The new products, mostly other companies' offerings badged with the Dell logo, are the Round Rock, Texas, company's first effort in a relatively new approach to storage called storage area networks (SANs).
So far, Dell offers only the smallest of SANs, allowing customers to attach up to four Windows NT-based servers to a single storage system. But the company plans to expand rapidly, executives said today.
In a SAN, disk drives and tape libraries are housed in a central area separate from the servers, making it easier and cheaper to manage or expand the storage system. Fibre Channel interconnection technology, a fast connection scheme that can tie together devices several miles apart, provides a way to connect each server to the SAN without clogging the existing network.
With modifications to Windows NT, the Dell SAN launched today can connect up to four Windows NT servers to 900GB (gigabytes) of disk storage as well as a digital tape library for backup. Programmers from Dell joined Microsoft in writing the extensions, which allow NT machines to share disk drives with other NT machines instead of trying to seize control of the entire array.
The extensions will be folded into the upcoming Windows 2000, said Microsoft's Brian Ball, who attended today's rollout.
Dell isn't first to the SAN market: Rivals include Compaq, Hewlett-Packard, EMC, and IBM. To make its SAN products stand out from the crowd, Dell plans to rely on its traditional method of beating competitors' prices, according to Michael Lambert, senior vice president of Dell's Enterprise Systems Group.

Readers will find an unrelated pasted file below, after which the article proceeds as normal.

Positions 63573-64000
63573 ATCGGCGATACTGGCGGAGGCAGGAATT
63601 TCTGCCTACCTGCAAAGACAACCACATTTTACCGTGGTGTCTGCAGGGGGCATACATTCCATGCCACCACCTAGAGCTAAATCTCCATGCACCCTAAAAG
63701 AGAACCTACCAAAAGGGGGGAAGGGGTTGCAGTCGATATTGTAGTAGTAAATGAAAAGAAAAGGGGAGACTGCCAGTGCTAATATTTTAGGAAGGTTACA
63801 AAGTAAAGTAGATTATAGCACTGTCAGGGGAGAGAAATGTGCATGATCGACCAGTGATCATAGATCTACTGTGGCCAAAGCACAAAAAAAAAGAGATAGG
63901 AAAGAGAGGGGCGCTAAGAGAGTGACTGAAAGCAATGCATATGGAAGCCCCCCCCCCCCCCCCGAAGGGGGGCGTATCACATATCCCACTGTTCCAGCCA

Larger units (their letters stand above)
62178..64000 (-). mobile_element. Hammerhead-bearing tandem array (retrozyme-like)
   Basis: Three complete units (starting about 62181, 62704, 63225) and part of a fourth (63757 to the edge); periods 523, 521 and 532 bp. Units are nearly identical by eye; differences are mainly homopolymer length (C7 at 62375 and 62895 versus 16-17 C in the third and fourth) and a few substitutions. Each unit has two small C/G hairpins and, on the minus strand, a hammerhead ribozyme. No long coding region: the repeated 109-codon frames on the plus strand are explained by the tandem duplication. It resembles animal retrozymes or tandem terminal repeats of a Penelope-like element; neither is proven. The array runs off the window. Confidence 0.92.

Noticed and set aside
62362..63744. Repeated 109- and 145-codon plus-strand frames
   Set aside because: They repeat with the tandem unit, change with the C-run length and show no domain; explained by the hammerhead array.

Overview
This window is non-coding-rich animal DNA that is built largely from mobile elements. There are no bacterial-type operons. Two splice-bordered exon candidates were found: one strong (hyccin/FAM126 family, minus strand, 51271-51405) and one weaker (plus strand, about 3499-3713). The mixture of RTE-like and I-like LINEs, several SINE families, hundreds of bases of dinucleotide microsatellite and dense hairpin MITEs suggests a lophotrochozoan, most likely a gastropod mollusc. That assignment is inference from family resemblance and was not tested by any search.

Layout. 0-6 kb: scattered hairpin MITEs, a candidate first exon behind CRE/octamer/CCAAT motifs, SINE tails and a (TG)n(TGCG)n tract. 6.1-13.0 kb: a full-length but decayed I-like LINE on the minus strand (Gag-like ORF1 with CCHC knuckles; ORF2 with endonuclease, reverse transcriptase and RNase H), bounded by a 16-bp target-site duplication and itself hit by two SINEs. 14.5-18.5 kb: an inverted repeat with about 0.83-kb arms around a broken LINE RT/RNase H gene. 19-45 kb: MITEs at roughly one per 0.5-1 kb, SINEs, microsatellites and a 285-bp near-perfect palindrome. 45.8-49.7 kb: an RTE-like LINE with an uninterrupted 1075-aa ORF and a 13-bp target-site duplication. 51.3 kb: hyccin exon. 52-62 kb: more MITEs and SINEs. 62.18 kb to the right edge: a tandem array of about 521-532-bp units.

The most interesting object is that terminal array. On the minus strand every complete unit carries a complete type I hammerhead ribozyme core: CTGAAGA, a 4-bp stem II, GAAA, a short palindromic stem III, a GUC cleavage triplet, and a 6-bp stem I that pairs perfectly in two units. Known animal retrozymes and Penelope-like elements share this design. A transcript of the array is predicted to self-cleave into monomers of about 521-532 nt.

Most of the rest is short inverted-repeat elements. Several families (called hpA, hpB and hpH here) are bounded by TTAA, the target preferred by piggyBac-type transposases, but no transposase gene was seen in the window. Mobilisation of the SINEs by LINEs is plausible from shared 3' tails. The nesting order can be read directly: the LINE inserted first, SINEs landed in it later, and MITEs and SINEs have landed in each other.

For example, Dell will offer a Fibre Channel switch at about the price of competitors' lower-speed Fibre Channel hubs, and offer a dual-switch package at about the price of a single switch, Lambert said.
By the second quarter of 1999, Dell will modify its Windows NT SAN product so more servers can plug in, while beginning to offer SANs that accommodate Unix systems, Lambert said. Unix support will come with the use of Network Appliance "filers," dedicated storage systems that can talk to both Unix and Windows systems.
Both NT and Unix Dell SANs are intended to work with servers not made by Dell, Lambert said, although the Fibre Channel technology that underlies them hasn't ripened as much as SAN advocates would hope. Dell prefers to sell its SAN products as a package so the company can guarantee compatibility, Lambert noted.
Several initiatives are under way to advance industry standards. Dell is a member of the Storage Networking Industry Association and the Fibre Channel Association, said Kevin Reinis, director of Dell's storage product marketing. EMC and Sun Microsystems have embarked on separate efforts.
Dell to support Raw Iron
Separately, as previously reported, Dell will support Oracle's "Raw Iron" initiative to sell database servers that aim to eliminate customer worries about the underlying operating system.
Raw Iron systems will use Dell hardware (in addition to systems from HP and others, according to Oracle), but most of those systems will be sold through Oracle, Lambert said. "We are very on board with Oracle," he said, noting that Dell's database system runs on Oracle and that Oracle uses Dell servers for its NT product development.
Raw Iron bypasses Windows NT in several ways. It relies on Sun's Solaris operating system, and customers can upgrade their Raw Iron machines to get full Solaris features if they want, Sun has said.
Although Dell got its start selling Windows machines on Intel hardware, Lambert said Dell is comfortable selling Unix systems. Dell already sells lots of non-Microsoft operating systems through its Dell Plus customization shop, he noted.
Elsewhere today, Oracle announced that its upcoming Oracle 8i database will include directory services to keep track of users' computer configuration information, a system that will tie into Novell's Directory Services.